There is an intriguing subplot to the intense world championship battle that will be fought out this weekend: who is in a position to help whom, and will they actually do it?
Jenson Button is already helping Lewis Hamilton to an extent, taking a more adventurous role in choosing which new parts to run (something which didn't help him in the rain in Korea), while Felipe Massa, in his home grand prix, will obviously be obliged to help Alonso all he can since team orders aren't illegal in a title-concluding battle.
At Red Bull, however, they clearly aren't going to ask Sebastian Vettel to help Mark Webber, who has 11 points fewer than Alonso after his poor race in Korea but 14 more than Vettel. Logically, it would be helpful at this late stage for the young German to ride shotgun for his elder stablemate. But that's not Red Bull's way, and it's not hard to sympathise with the view that Vettel deserves his own chance of glory. But Webber has suggested that the team are emotionally supportive of Vettel, just as they have been since he caused the accident that lost them the Turkish Grand Prix.
"Technically everything's been very, very good," Webber said of his treatment by the team for whom he has won four races, as opposed to Vettel's three this year. But he was less charitable about the emotional support.
"It's obvious, isn't it?" he said trenchantly. "Of course when young, new chargers come on to the block, that's where the emotion is. That's the way it is. Which is absolutely fine, because I've had a great opportunity and a great car to go and do some great things in this year. I've got favourites in life, too. That's human nature."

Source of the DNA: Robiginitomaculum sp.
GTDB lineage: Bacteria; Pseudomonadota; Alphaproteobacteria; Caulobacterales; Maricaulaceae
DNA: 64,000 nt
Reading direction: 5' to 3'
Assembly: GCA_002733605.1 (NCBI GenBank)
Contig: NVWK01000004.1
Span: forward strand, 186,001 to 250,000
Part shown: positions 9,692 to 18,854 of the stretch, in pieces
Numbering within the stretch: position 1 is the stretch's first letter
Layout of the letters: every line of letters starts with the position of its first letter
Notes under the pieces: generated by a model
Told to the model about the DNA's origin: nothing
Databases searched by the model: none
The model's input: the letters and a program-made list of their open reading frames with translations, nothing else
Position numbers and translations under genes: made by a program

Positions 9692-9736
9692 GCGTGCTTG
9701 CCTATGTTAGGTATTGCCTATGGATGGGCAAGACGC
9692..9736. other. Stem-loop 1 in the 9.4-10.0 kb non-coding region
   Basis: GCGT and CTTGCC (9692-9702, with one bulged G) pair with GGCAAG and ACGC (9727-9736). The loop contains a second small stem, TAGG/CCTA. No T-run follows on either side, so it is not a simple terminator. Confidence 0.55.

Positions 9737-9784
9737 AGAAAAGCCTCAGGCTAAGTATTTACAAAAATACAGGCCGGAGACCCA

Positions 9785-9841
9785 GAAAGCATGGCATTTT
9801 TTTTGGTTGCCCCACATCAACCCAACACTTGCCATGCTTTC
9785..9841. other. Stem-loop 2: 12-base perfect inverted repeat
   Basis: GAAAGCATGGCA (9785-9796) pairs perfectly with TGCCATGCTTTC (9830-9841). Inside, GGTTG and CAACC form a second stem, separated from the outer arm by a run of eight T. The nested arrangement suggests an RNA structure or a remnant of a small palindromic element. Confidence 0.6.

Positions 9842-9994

It seems unlikely that Red Bull will lose the constructors' championship, which they lead with 426 points to McLaren's 399 and Ferrari's 374, but Webber voiced concern that they run the risk of letting the drivers' title slip through their fingers.
"Of course you increase your risk of that happening if you race each other. But it's not my decision and what I think is not that important to how we will probably go about it. You'd need to ask the people who run the team.
"It's a tough question and a tough situation to know how you would do things," he admitted, while pondering what he might do were his and Vettel's positions reversed. "There's a lot of really good people at this team and there's no getting away from the fact that we would love to win some championships this year."
And, for the first time, he touched on a point many others have made. Like Massa in 2008, 2010 might just be Webber's one big chance. "We're at different parts of our career as well, so it's not as easy as some might imagine," he said. "For different reasons here and there, obviously Seb's never led the championship this year and I have, so, whatever happens in all the races we've had, we've now got two races to go and that's what the scoreboard says."
The circus has rolled into Interlagos and the stalls are all set up, so it was appropriate that a couple of clowns appeared. One was an obscure prosecutor in Brazil's Special Criminal Court who threatened Massa with a jail term of up to six years for defrauding the public were he to hand the lead to Alonso. Good luck with that one, Paulo Castilho.
If there were awards for stupidity, that would vie for title honours with former Ferrari driver Gerhard Berger's disparaging suggestion that Webber tried to take out championship rivals after his crash in Korea. Such comments are either intended to remind the world of a has-been's continued existence, or indication of a hidden agenda. In Berger's case, since his comments came on the Red Bull-owned Servus TV station, one might conclude he was trying to destabilise Webber. Good luck with that one, too.Reuse content